After being a salesman of shoes, and outselling all the other clerks at the shoe shop in just three months, Dwight was afraid that being honest would hinder his salesmanship. However, he found that honesty brought customers who would only deal with him, because they knew they could trust him. But after two years he wanted to go where he might have a future and Chicago seemed to be the place.
As soon as he was in Chicago, he got a job and joined a church. He wanted to become involved in some Christian service there, and decided to rent a pew and go find people to join him in it. Soon he was renting four pews that were filled every Sunday with people from the street, bars, boarding houses, and anywhere he could find someone willing to come.
Filling the pews took up Sunday mornings, but Moody wanted to fill the rest of the day with Christian work. He applied to be a Sunday School teacher, and was accepted if he would bring his own class. The school had 16 teachers and 12 pupils! He showed up the next Sunday with 18 "hoodlums" he had gathered! He did not feel he was qualified to teach, so he worked to provide each teacher a full class.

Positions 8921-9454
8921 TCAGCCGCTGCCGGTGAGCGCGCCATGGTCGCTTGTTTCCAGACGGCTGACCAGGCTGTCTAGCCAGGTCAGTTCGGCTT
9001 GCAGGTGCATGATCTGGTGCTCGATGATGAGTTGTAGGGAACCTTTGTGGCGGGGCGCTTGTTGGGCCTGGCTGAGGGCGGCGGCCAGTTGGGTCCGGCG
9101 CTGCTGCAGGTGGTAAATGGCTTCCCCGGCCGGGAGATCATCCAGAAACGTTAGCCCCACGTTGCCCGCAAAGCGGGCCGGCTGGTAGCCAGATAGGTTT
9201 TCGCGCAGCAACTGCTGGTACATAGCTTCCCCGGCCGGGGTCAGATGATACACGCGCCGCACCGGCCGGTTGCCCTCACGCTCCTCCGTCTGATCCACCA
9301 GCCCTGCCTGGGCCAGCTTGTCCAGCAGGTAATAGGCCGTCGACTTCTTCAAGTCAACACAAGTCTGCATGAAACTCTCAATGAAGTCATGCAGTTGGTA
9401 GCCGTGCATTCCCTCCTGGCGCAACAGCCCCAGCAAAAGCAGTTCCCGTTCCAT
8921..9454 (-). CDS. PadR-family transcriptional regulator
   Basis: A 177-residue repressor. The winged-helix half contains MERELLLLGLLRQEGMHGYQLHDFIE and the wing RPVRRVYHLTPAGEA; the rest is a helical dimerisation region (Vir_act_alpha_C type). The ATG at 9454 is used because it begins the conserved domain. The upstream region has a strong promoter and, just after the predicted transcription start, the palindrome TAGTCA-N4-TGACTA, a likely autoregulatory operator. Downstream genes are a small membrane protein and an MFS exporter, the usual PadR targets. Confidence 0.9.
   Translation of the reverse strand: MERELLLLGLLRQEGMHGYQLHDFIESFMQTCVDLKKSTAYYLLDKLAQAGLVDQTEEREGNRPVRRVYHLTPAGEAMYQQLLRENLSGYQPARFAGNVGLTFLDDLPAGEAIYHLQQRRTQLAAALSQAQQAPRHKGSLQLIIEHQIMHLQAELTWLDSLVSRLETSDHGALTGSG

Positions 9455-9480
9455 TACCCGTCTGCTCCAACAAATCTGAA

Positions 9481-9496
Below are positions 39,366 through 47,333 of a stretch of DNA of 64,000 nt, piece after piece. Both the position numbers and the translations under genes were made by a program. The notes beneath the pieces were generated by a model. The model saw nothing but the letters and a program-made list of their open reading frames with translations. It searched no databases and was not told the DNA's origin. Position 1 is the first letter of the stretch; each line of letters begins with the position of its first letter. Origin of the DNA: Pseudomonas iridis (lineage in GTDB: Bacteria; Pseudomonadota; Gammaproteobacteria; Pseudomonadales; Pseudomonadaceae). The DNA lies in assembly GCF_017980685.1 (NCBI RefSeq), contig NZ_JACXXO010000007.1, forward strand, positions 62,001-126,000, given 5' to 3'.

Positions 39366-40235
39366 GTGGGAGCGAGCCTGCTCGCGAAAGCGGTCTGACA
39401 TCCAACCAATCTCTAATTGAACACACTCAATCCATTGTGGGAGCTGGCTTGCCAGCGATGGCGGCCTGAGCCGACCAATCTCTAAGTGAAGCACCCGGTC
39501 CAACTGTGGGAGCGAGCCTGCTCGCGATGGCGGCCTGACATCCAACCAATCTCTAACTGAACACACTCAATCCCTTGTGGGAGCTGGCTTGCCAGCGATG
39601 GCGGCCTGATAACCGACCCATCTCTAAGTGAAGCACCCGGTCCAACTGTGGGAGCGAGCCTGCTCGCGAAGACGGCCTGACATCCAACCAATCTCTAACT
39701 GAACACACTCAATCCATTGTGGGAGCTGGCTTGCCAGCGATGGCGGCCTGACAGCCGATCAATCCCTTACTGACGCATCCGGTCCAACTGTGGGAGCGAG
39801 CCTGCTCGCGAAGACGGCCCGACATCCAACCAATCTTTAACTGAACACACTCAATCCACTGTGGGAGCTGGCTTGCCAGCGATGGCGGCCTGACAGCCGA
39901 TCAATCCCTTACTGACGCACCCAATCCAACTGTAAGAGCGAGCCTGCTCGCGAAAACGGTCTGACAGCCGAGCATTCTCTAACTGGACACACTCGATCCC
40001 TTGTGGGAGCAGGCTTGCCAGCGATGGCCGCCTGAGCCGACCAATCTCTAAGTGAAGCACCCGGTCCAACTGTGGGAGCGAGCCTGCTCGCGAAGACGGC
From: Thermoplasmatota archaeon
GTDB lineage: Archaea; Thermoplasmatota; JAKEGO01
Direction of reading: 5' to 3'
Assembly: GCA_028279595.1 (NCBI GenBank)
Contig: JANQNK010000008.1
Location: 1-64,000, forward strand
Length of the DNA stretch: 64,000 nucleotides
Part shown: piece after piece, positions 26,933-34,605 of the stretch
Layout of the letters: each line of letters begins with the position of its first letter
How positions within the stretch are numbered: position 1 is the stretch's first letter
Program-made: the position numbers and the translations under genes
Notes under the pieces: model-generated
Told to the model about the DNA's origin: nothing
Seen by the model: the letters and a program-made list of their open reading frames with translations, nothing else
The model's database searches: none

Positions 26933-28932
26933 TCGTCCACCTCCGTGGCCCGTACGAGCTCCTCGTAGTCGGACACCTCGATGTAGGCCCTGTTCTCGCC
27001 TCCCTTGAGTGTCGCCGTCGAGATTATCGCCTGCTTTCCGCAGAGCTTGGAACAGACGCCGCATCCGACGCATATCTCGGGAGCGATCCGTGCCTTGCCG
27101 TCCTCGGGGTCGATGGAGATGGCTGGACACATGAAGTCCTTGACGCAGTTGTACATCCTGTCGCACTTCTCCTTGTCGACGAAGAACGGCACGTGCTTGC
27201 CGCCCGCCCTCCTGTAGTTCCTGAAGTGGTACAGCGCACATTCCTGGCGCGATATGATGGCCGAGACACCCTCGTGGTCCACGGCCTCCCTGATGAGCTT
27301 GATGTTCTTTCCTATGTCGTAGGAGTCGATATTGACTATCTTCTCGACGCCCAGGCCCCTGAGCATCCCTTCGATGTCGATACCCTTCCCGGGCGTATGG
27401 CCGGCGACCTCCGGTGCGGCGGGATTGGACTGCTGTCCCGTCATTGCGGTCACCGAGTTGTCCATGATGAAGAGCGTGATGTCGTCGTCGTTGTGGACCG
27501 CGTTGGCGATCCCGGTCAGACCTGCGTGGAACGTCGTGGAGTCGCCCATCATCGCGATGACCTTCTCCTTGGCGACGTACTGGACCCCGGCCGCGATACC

It was not long before the school grew to 1500 pupils. Dwight was a traveling salesman and would always arrange things to get back home Saturday night. This was usually very late, Saturday night. He would then arrive, usually alone, at the Hall on Sunday morning by 6 a.m. to clean up from the dance users late Saturday night. There were beer kegs to dispose, sawdust to sweep up, things to clean up and the chairs to set up. After this, he had to go out and recruit children to attend the School. By 2 o’clock, the Hall would be filled, and he was needed to keep order. It was his job to hold the children’s interests so the teachers could do their job of giving the lesson. Afterwards, he visited the children that did not show, visited those who were sick and began inviting parents to attend his evening service.